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### Topic: Low battery voltage detector? (9v total battery voltage, 5v regulator) (Read 2347 times)previous topic - next topic

#### dickcheney6

##### Jun 11, 2012, 07:53 pm
I was going to try and make a low battery voltage indicator using an LM339, and after I figured out the circuit itself I would connect it to an Arduino input, and make my program to give a visible indication of a low battery. What I was going to attempt was to have a 5v voltage regulator connected to "input 1 minus", using a voltage divider circuit with a 10-ohm resistor and a 4.7 k, to make the voltage go down by a very small amount. (voltage drop of like 0.1v on the 10 ohm resistor). Then, the 9v is hooked to a 2.2K resistor, then to ground through a 4.7K resistor, with the "input 1 plus" pin connected in between them. I use a 5k potentiometer to simulate voltage changes. The output can only sink current, so I have an LED wired to 5V, through a 470-ohm resistor then to the output.

The circuit does not seem to work as I intended. I wanted to voltage-drop the 9v through resistors to be close to 5v, so that when the battery voltage started to drop, the voltage that the chip would see would be lower than the reference voltage, causing the output to change. My LED just stays on all the time until the voltage is too low to actually light it up. That's not exactly what I'm aiming for. Am I missing something here? This circuit is currently on a bread-board by itself, I just wanted to figure out if my idea worked. So far, it doesn't.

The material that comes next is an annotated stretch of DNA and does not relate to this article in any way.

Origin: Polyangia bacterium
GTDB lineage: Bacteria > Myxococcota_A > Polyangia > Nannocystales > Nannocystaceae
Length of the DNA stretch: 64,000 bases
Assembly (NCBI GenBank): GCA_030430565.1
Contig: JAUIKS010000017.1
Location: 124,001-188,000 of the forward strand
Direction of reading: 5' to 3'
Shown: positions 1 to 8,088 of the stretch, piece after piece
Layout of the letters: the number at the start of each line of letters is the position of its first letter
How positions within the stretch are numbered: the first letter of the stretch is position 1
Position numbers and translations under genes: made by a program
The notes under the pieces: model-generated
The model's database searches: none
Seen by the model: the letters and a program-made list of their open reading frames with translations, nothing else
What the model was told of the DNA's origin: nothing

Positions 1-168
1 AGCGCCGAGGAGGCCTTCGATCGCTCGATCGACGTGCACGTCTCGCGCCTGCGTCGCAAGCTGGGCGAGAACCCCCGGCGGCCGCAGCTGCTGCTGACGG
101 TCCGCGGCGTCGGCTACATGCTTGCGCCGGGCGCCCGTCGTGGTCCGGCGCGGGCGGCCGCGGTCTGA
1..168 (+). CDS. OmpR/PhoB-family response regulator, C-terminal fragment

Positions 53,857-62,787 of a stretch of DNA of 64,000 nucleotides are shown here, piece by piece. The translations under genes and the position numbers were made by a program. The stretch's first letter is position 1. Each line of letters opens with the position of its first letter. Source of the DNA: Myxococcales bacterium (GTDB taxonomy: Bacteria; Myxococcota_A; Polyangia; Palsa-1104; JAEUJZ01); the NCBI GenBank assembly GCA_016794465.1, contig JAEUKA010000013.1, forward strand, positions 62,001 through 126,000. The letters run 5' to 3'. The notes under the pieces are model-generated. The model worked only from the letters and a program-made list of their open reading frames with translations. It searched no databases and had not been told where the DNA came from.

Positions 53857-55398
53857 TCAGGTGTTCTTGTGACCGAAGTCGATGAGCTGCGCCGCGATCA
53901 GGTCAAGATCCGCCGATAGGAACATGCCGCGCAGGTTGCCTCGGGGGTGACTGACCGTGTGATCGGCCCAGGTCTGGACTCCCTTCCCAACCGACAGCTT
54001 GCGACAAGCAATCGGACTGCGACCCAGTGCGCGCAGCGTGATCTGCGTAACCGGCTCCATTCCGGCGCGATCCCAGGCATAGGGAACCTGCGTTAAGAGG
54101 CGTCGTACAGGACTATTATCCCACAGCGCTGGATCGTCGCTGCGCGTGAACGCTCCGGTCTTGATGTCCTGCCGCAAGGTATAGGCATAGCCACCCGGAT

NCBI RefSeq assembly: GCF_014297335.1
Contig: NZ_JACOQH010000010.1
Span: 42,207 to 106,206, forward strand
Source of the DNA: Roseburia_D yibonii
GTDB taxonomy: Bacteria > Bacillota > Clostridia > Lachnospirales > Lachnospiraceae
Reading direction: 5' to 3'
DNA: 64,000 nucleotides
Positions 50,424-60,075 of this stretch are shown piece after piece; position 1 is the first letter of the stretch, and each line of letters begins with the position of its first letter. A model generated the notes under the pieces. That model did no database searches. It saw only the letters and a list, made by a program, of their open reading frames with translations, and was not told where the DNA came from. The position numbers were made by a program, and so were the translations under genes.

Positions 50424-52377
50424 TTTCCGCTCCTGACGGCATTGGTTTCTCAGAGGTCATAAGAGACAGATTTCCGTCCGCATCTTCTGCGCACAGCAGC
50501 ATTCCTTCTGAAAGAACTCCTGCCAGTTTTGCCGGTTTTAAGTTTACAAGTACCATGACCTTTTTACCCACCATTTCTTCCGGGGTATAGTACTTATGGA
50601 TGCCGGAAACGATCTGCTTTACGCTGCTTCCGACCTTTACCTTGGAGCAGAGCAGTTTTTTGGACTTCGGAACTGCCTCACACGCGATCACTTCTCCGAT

If you use a series resistor voltage divider circuit, could you bring the battery voltage within the range of the analog inputs on the Arduino, and then just use the analog read function to check the battery level?

#### majenko

#1
##### Jun 11, 2012, 09:18 pm
Quote
If you use a series resistor voltage divider circuit, could you bring the battery voltage within the range of the analog inputs on the Arduino, and then just use the analog read function to check the battery level?

This is the easiest way.  Use a 2:1 divider for a 9v battery.

Use large values of resistor, so they don't drain the battery.

Something like 100K? should be good.  Use a 100K? between ADC input and ground.  Use a 100K? between ADC input and battery +.

(make sure the ADC->Ground resistor is in place before you do anything else or you may nuke your chip).

The ADC will read between 0 and 4.5V (ish) from the divider.

#### BillO

#2
##### Jun 15, 2012, 03:29 am
We'd need to know a little more I think.  How much I/O do you have available on your MCU to dedicate to this?  Would you have 1 digital and 1 analog?
Facts just don't care if you ignore them.

#### Njay

#3
##### Jun 15, 2012, 04:06 pmLast Edit: Jun 15, 2012, 04:09 pm by Njay Reason: 1
If you really want to use an external circuit, check TL431's datasheet.

I'm not sure if it's your case (I'm unable to read circuits by description), but LM339 won't work unless the voltage at their inputs is at least 1.5V to 2V below its own voltage supply (check datasheet of specific part to know exact value; different manufacturers have slightly different values).

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